Bush airplane

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An American Champion Scout. Note the large "tundra tires", for use on rough surfaces.

A bush airplane is an aircraft serving far away areas of a country, usually the African bush, Alaskan and Canadian tundra or the Australian Outback. They are used where the road system is not good, or where there are no roads.[1] Many planes used as bush planes are made by Cessna, or other makers of small and medium-sized airplanes

Common traits[change | edit source]

  • High wings make it easier for the pilot to see. There is also more space between the wing and plants and rocks on the ground.
  • Bush airplanes usually have two large main wheels in the front and one small wheel in the back. This makes the plane tilt up in the front when it is on the ground, which makes it easier and safer to take off on a short or bumpy runway.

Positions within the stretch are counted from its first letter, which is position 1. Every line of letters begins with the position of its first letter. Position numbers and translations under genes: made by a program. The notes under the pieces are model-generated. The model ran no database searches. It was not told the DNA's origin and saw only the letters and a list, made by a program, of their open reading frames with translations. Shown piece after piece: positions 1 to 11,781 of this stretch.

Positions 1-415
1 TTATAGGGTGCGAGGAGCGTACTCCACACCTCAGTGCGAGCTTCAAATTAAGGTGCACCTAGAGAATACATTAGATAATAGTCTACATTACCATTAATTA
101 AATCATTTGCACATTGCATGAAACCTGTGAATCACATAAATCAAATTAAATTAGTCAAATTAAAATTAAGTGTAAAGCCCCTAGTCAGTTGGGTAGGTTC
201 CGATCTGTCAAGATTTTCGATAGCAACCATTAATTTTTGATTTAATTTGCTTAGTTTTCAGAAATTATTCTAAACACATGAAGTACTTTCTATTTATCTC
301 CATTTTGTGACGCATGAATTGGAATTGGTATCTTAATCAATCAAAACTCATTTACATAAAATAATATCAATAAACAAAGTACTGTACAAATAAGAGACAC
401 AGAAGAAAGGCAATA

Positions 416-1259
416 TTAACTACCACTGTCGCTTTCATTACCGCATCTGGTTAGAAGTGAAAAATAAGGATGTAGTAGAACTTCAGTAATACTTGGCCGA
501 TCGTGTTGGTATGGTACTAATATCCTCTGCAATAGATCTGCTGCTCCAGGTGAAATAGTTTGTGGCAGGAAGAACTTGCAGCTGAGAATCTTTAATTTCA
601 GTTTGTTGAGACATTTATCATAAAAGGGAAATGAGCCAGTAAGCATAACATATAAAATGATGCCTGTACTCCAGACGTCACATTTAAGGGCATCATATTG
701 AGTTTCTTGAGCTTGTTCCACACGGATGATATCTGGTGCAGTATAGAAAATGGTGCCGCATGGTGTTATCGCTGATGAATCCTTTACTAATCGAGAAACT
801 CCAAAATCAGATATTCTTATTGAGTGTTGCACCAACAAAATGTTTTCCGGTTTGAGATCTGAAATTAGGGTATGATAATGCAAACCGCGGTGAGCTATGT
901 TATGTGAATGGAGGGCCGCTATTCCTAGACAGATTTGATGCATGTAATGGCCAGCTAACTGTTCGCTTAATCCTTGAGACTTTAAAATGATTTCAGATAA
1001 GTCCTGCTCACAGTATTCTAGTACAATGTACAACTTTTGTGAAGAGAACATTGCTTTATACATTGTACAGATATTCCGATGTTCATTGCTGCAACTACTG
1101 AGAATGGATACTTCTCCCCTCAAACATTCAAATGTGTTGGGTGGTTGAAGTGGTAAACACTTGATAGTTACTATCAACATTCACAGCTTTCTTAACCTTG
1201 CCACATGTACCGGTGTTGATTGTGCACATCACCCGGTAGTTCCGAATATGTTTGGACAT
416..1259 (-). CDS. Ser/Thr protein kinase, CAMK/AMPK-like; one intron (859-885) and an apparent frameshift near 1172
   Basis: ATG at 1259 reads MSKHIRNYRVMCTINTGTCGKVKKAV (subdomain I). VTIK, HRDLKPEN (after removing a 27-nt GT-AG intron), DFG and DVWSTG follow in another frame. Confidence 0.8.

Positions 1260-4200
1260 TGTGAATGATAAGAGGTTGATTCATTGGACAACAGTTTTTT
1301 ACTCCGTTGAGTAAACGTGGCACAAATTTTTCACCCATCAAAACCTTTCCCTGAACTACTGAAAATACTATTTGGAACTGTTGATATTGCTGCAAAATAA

• Special modifications to the avionics also help the plane take off on short runways
  • Extra large tires help the plane to land and take off in bumpy places. Sometimes a bush pilot will land (and take off) where no airplane has been before.
  • Some bush planes have floats for landing on water or skis for landing on snow.
A DeHavilland Single Otter with floats for water landings.

References[change | edit source]

Other websites[change | edit source]